Boots & Sabers

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1421, 06 Aug 23

Separate but Equal?

This is a mess.

WASHINGTON (AP) — The Supreme Court on Friday left in place a lower court ruling that invalidated a speeding ticket against a Native American man in Tulsa, Oklahoma, because the city is located within the boundaries of an Indian reservation.


The justices rejected an emergency appeal by Tulsa to block the ruling while the legal case continues. The order is the latest consequence of the high court’s landmark 2020 decision that found that much of eastern Oklahoma, including Tulsa, remains an Indian reservation.


Justin Hooper, a citizen of the Choctaw Nation, was cited for speeding in 2018 by Tulsa police in a part of the city within the historic boundaries of the Muscogee (Creek) Nation. He paid a $150 fine for the ticket, but filed a lawsuit after the Supreme Court’s ruling in McGirt v. Oklahoma. He argued that the city did not have jurisdiction because his offense was committed by a Native American in Indian Country. A municipal court and a federal district court judge both sided with the city, but a three-judge panel of the 10th U.S. Circuit Court of Appeals reversed the lower court’s decision.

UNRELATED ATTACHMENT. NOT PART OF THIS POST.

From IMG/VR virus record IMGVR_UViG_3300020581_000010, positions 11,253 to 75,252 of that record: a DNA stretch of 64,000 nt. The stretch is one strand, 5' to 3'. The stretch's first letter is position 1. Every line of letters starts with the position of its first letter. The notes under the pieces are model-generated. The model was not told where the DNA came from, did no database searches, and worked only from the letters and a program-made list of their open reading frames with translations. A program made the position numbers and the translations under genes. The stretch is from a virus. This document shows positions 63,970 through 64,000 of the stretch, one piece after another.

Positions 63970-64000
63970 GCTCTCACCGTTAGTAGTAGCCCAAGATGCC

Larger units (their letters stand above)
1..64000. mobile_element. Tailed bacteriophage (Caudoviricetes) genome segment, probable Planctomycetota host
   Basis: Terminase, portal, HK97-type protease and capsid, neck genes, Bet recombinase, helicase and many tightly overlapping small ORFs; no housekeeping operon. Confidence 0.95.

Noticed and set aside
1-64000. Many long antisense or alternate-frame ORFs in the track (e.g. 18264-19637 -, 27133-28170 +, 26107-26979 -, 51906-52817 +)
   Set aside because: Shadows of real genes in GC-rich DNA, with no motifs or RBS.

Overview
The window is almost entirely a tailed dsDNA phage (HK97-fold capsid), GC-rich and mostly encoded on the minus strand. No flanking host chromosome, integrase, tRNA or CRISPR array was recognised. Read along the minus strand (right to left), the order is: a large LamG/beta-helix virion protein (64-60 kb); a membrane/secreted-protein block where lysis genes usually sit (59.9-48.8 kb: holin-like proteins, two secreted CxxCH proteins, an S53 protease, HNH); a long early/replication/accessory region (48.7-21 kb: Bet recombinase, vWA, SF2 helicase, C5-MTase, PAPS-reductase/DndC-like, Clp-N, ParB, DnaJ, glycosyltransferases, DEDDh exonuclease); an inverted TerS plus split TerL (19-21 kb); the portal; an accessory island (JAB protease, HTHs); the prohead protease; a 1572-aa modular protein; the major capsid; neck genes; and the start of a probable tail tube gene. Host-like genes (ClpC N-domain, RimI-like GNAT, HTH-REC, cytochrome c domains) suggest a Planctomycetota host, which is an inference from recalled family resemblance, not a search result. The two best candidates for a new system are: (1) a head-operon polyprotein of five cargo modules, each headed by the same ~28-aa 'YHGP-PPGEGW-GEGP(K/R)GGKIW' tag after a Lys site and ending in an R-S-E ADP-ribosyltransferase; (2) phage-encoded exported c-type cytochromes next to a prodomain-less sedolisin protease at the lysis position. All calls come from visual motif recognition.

There were no noted dissents among the justices Friday, but Justice Brett Kavanaugh wrote a short separate opinion, joined by Justice Samuel Alito, in which he said that Tulsa’s appeal raised an important question about whether the city can enforce municipal laws against Native Americans.

I’ve been in Tulsa a couple of times this year for various reasons. It’s a mess. In speaking with friends who live there, the Native Americans are flaunting laws and the police are powerless to prevent it. What is most noticeable are the vehicles that should not be on the road but have Reservation plates. But behind the scenes, it is impacting the dual healthcare systems, neighborhoods, property values, crime, and so much more.


1421, 06 August 2023


  1. Merlin

    Oklahoma has always been a jurisdictional mess. Always. If you like puzzles try digesting the history of the lands that eventually became Oklahoma. It’s quite ugly.

    Congress created the Indian Territories in 1834 and by treaties with several tribes guaranteed their sovereignty as independent states in perpetuity. They’ve been modifying those treaties by federal statute ever since, but they’ve never completely unwound it all. It sure looks as though generations of congress critters have incorrectly assumed that eventual assimilation would dissolve the jurisdictional issues. They just keep kicking the can down the road.

    The Supreme Court has not erred by pointing out that further solutions lie with Congress. An activist court might have found otherwise and decided to fix what was not theirs to fix.

  2. dad29

    generations of congress critters have incorrectly assumed that eventual assimilation would dissolve the jurisdictional issues

    Same assumption with unlimited invasion.

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